This is more of a commentary on steadily changing social mores than on any kind of gender stereotyping.

I have often thought that the true state of affairs in 150 years might be so unrecognizable that readers would find it too provocative or unsettling. So if things continue to heat up in The Lightstream Chronicles, don’t be too surprised. At the same time consider that it could actually be much worse.

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Science fiction: Near, distant or far? Why is The Lightstream Chronicles set in 2159?

Science fiction author William Gibson said,

“Personally I think that contemporary reality is sufficiently science fiction for me. Some critics are already maintaining that science fiction is a sort of historical category and it is not possible any more…I have to figure out what it means to try to write about the future at a time when we are all living in the shadow of at least half a dozen wildly science fiction scenarios.”1

I am not of this opinion. I think it is still possible to write compelling near, distant and far future fiction. The frustrating part is often the off-the-cuff critiques, and quick dismissals that any trope such as robotics, or immortality immediately render the work a rehash. I’ve heard this many times. So, it was an conscious decision when writing the original script to make this a distant future fiction.

I follow Robert Heinlein’s definition of science fiction:

“Realistic speculation about possible future events, based solidly on adequate knowledge of the real world, past and present, and on a thorough understanding of the scientific method.”

With that it is incumbent upon the author to hold those realistic speculations in one hand and with the other, threads of the present that could stretch far into the future.

One of my primary thematic motivations is speculating on human and transhuman futures. To me, based on present day facts, seminal aspects of transhumanism are already in place. We already have cochlear implants, artificial hearts, robotic limbs, transmitting health monitors, and other technological improvements built into our bodies. Without some sort of wild card devastation (which could derail any speculative future) here is no reason to consider a decline in the sophistication and amplification of health-assisting technologies. As with most technologies that, over time, etch themselves into our culture, these will become progressively more accepted as logical improvements to our natural bodies. Based on the current rate of technological advancement and the propensity for technology to grow exponentially, it is not unreasonable to consider a neart future—say 10 to 15 years—where our natural human bodies are significantly enhanced by multiple technologies from retinal implants, to augmented reality, in the form of organs, genetic adjustments, replacements, and interventions designed to keep us younger, sharper, and better in some demonstrable way.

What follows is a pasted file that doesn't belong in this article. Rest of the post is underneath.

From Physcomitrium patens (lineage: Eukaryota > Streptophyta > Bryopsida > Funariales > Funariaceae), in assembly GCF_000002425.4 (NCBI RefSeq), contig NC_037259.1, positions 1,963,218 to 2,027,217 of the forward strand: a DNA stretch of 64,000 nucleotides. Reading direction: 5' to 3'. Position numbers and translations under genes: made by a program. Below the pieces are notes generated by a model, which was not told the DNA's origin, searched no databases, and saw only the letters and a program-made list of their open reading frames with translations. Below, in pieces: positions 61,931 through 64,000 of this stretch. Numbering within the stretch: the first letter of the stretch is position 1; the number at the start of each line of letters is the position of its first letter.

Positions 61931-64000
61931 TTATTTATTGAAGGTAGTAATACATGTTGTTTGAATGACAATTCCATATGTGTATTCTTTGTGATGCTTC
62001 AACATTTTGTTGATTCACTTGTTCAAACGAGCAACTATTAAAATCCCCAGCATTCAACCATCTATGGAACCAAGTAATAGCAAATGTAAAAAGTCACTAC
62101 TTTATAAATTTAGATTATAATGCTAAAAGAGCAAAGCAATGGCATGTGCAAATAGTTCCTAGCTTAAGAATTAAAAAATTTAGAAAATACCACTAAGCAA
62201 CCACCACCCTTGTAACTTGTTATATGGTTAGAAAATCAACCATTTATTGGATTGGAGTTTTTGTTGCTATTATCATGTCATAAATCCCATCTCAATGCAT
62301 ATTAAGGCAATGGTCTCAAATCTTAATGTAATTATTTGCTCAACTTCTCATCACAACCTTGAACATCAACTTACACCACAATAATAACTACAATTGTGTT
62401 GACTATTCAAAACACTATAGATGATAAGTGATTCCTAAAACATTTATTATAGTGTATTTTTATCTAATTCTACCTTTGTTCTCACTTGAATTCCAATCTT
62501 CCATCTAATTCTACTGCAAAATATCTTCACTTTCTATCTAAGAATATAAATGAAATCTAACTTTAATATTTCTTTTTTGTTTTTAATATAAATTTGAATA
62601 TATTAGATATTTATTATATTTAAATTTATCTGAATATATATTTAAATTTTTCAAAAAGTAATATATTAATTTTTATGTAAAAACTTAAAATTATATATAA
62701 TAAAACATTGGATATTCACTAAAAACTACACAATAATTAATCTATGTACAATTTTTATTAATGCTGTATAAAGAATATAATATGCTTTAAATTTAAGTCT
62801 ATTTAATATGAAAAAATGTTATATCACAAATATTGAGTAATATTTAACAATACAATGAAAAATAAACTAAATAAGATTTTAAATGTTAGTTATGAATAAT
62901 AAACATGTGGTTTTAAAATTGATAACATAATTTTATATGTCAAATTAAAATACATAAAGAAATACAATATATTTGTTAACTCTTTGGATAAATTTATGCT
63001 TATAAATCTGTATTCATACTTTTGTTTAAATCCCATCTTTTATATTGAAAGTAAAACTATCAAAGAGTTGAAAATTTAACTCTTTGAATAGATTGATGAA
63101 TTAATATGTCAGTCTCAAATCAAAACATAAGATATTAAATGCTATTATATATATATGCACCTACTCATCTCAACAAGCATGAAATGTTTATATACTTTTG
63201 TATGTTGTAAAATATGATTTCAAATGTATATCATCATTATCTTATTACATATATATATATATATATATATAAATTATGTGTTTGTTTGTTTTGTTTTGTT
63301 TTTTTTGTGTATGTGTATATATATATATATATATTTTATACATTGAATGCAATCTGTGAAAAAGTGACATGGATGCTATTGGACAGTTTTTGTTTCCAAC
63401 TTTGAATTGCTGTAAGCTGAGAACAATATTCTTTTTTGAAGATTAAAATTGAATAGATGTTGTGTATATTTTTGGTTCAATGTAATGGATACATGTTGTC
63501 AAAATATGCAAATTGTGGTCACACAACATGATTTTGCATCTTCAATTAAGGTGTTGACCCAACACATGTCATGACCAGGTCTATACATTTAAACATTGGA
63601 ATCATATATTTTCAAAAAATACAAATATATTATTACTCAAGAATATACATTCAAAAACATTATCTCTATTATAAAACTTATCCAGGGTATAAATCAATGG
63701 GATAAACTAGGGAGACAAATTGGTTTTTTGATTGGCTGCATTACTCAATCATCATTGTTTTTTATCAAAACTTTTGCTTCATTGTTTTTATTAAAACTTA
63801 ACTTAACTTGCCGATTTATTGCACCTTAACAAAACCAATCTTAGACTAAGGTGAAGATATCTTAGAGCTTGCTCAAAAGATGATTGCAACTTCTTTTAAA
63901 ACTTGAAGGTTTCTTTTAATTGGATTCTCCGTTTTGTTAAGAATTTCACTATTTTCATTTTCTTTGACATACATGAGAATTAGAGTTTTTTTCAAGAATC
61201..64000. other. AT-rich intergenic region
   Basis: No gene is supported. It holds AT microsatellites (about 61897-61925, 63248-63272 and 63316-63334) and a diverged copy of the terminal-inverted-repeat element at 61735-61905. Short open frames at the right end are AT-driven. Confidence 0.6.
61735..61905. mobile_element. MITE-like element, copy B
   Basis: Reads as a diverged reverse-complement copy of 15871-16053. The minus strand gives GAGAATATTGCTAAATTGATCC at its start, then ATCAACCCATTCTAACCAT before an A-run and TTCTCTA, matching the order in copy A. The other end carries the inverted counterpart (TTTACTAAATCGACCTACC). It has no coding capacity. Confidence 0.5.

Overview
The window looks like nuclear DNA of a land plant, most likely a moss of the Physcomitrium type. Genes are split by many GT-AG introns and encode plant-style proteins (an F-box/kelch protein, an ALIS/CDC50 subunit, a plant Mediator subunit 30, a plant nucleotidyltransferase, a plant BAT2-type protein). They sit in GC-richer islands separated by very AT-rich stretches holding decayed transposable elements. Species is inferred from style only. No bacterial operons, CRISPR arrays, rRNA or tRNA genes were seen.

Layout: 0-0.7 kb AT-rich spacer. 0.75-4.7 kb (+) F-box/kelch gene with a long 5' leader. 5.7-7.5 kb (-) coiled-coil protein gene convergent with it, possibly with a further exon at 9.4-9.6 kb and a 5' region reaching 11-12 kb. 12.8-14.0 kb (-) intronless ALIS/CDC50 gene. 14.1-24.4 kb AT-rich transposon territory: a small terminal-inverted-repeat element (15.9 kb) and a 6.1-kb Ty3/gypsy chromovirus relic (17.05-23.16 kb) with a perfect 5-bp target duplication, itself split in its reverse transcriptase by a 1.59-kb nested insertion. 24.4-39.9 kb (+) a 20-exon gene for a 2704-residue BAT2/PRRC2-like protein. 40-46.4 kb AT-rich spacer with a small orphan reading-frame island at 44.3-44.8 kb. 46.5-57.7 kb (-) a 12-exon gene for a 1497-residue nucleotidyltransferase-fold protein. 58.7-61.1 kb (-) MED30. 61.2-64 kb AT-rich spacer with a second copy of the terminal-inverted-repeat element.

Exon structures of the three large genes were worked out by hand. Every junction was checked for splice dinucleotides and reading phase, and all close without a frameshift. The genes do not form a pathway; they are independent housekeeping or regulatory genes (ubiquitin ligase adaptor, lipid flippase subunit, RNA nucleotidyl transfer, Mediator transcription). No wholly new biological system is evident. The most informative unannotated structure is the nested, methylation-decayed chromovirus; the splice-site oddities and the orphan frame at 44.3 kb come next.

This 10 to 15 year future could easily be the premise of a “near future” design fiction (and perhaps my next book will take that track), but I wanted to follow the threads deeper for two primary reasons. First, is the pragmatic reason that it takes a long time to write and produce a graphic novel of this complexity and I did not want to embark upon a race with technology to complete my story before the speculative future was either no longer speculative or was simply wrong. The second reason, is that small changes, to me, are not disruptive enough to provoke discussion and debate. An incremental change, one that seems like the logical next step, runs the danger of appearing too rational and “on course” to disrupt our present day thought processes (i.e., Her). If we only observe incremental trajectories, we cease to contemplate the long term.

The argument against long-term, future speculation is that it ceases to be plausible because, by then,  “anything can happen”. But this is merely a truism. The fact is, anything usually does not happen. There is an enormous amount of logical speculation that can be derived from what usually does happen given the human condition. If you combine the human factor with plausible advancements in technology—given reasonable trajectories of scientific focus—then we are, in fact, dealing with realistic speculative futures.

This brings me to the narrative itself. If you want to take the next few steps, and look beyond incremental change, to the logical next steps of viable AI, and synthetic humans, fully realistic and indiscernible virtual reality, functioning telepathy, ubiquitous surveillance and indefinite life-pans, then to exert a firm grasp on the science and the current gaps that exist, the only responsible thing to do is move your story into the distant future. To accomplish this you don’t need a 300 year Star Trek future but rather two or three generations from where we are now. This places us in a distant future of approximately 150 years. In my estimation, you just can’t plausibly get there any sooner.

If we want to talk about these logical trajectories we have to place ourselves in a setting that permits them to exist. Then we can look back on how they came to be. To me, this is the crux of design fiction. You may not like it, but the idea is provocation and examination of the futures we incrementally build. If you may think it passé and stereotypical, then you might also find yourself quickly bored of stories that also include tropes such as life, death, love and redemption.